What is post quantum cryptography?
When you break the world’s cyber secrets processes, you need to figure out how to keep secrets again.
Most of us have heard of 1s and 0s as part of our understanding how computers speak and compute in binary; one of two positions, on or off. 1 or 0, bits. Binary is the smallest unit of data in computing.
Encryption uses the same processes and sends instructions to encrypt by using software to break down complex calculations to processes in binary and then return them back as the secured data. This continues in the processing logic of how we run symmetrical, and asymmetrical encryption today. Basically we set instructions for the computer to follow and in that we break down calculations in to binary states and send it to the processor to process. Each step is linear and the calculations today need to remember by the computer in every step that it takes in the path.
This is a simplified view, but we depend on these processes to be able to trust encryption and decryption in today’s world.
The Quantum Leap
Enter quantum computing where instead of 1s and 0s we use quantum states to produce qubits. A qubit operates in an undefined state, they can both be 0 and 1 at the same time, like being in two places at the same time. We can now tap into the power of individual atoms and molecules, additionally we’re now able to store, process and manipulate information simultaneously in ways that would have never be possible with “classical” computers.
Qubits can come in many forms including atoms, ions, photons and electrons. Unlike their binary cousins, qubits cannot be observed by looking directly at them, remember double slit theory? To measure qubits we have to use special techniques that by reference give us the position and result we’re looking for, this includes lasers to trap atoms and complex mathematical calculations.
Unlike the robustness of our bits and processors today, qubits are fragile. If a qubit accidentally interacts with its surroundings it can be distorted and cause errors, oh and it also needs to be kept at -273 degrees Celsius. Researchers must guard the molecule against two types of noise: shifts in the molecule’s orientation and changes in its angular momentum, and as you can image when dealing with something so small interference can come from a number of obstacles, radio, magnetic, electronic… etc.
As per IBM who are looking to house the largest quantum computer:
“Until now, we’ve relied on supercomputers to solve most problems. These are very large classical computers, often with thousands of classical CPU and GPU cores. However, supercomputers aren’t very good at solving certain types of problems, which seem easy at first glance. This is why we need quantum computers. Quantum computers can create vast multidimensional spaces in which to represent these very large problems. Classical supercomputers cannot do this.”
While fragile, expensive and cutting edge, quantum computing has the ability to disrupt the existing encryption environment built over the last 30 year in a matter of seconds. Today, for example, it would take the Bitcoin network over 70,000,000,000,000,000,000,000,000 (70 septillion) years to crack a single AES-128 (bit) key. Currently, for 100 bits (slightly lower number), where it would take a normal computer 250 steps and an exorbitant amount of time, a quantum computer should only need about 50 steps and minutes or seconds, which means code-breaking would then be no more computationally demanding then processing todays algorithms.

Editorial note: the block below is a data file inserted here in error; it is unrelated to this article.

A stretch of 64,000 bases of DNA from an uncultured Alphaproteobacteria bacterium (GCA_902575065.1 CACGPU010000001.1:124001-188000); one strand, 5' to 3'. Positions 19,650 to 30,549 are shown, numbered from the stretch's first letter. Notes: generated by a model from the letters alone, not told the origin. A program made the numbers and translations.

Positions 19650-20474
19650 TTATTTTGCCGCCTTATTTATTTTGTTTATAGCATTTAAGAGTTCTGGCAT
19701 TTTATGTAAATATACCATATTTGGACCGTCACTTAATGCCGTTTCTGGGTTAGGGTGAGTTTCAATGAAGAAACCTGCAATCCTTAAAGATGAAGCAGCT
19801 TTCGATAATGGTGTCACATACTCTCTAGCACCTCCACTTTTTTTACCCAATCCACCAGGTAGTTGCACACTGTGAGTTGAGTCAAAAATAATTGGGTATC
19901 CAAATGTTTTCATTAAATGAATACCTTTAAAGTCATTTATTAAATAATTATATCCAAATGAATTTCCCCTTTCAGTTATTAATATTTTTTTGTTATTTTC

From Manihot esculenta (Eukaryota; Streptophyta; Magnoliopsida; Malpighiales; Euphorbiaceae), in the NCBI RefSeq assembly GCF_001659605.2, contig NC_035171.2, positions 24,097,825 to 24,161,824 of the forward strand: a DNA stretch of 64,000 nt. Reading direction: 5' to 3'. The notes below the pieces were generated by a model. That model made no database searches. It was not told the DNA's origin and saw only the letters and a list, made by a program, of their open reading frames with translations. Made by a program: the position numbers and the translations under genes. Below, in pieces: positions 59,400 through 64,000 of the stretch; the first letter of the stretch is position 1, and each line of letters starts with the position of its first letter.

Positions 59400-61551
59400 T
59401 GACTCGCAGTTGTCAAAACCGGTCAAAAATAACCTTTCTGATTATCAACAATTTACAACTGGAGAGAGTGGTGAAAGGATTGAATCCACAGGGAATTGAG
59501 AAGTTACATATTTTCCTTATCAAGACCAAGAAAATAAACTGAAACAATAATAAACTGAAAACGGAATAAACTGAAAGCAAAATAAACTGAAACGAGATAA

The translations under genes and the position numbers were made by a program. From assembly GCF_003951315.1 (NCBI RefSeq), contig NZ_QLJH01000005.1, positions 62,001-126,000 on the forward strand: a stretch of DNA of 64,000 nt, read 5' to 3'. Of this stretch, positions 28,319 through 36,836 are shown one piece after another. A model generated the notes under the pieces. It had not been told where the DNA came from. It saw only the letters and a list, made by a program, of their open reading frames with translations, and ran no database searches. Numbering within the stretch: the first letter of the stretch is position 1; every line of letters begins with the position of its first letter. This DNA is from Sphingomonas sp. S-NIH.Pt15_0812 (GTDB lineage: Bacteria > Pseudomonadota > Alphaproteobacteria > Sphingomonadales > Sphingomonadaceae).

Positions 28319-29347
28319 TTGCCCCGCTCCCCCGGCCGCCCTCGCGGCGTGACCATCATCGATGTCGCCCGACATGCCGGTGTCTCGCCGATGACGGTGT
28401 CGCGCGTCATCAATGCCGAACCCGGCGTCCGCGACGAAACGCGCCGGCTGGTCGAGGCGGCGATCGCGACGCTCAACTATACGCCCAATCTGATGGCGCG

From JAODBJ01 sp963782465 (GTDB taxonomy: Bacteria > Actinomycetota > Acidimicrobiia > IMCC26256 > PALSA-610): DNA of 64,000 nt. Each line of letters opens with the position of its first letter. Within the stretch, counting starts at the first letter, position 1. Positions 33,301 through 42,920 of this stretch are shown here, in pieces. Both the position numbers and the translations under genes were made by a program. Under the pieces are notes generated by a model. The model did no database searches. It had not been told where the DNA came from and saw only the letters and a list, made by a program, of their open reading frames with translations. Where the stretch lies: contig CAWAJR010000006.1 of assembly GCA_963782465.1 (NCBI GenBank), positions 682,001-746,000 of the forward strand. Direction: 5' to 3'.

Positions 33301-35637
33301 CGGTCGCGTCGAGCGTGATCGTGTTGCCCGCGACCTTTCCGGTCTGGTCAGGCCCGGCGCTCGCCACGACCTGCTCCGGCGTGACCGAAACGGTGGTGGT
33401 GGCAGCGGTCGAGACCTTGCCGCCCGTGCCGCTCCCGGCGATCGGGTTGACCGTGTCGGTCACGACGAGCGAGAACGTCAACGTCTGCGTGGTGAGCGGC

As quantum computers build in size (# of qubits) the ease at which they will break today’s encryption requires a total rebuild of the way we keep secrets and the ability to maintain them.
You can imagine how impactful this will be against our use of modern day encryption, basically it would be able to break everything in an instant, like having a magical key to every single door lock in the world. We need to start thinking about how we’re going to maintain the secrets we don’t want everyone to know.
“The goal of post-quantum cryptography (also called quantum-resistant cryptography) is to develop cryptographic systems that are secure against both quantum and classical computers, and can interoperate with existing communications protocols and networks.
Some engineers even predict that within the next twenty or so years sufficiently large quantum computers will be built to break essentially all public key schemes currently in use. Historically, it has taken almost two decades to deploy our modern public key cryptography infrastructure. Therefore, regardless of whether we can estimate the exact time of the arrival of the quantum computing era, we must begin now to prepare our information security systems to be able to resist quantum computing.”
“Quantum computers have the promise to outperform classical computers for certain tasks, but on currently available quantum hardware they can’t run long algorithms. They have too much noise as they interact with environment, which corrupts the information being processed,” said Marco Cerezo, a physicist specializing in quantum.
“With variational quantum algorithms, we get the best of both worlds. We can harness the power of quantum computers for tasks that classical computers can’t do easily, then use classical computers to compliment the computational power of quantum devices.”
While we wait for the future developments in qubit, materials and manufacturing we can leverage existing capabilities to do some of the “remedial” work. Allowing today’s tech to do what it does best, processing those 1s and 0s so that we can utilize quantum with the capabilities we have today. Google and more already have their strategies into the future:
More can be found here at phys.org
This is the problem and the topic of the next ISC2 Belux chapter event with Phil Zimmermann as we dive in to the Post-Quantum Cryptography world.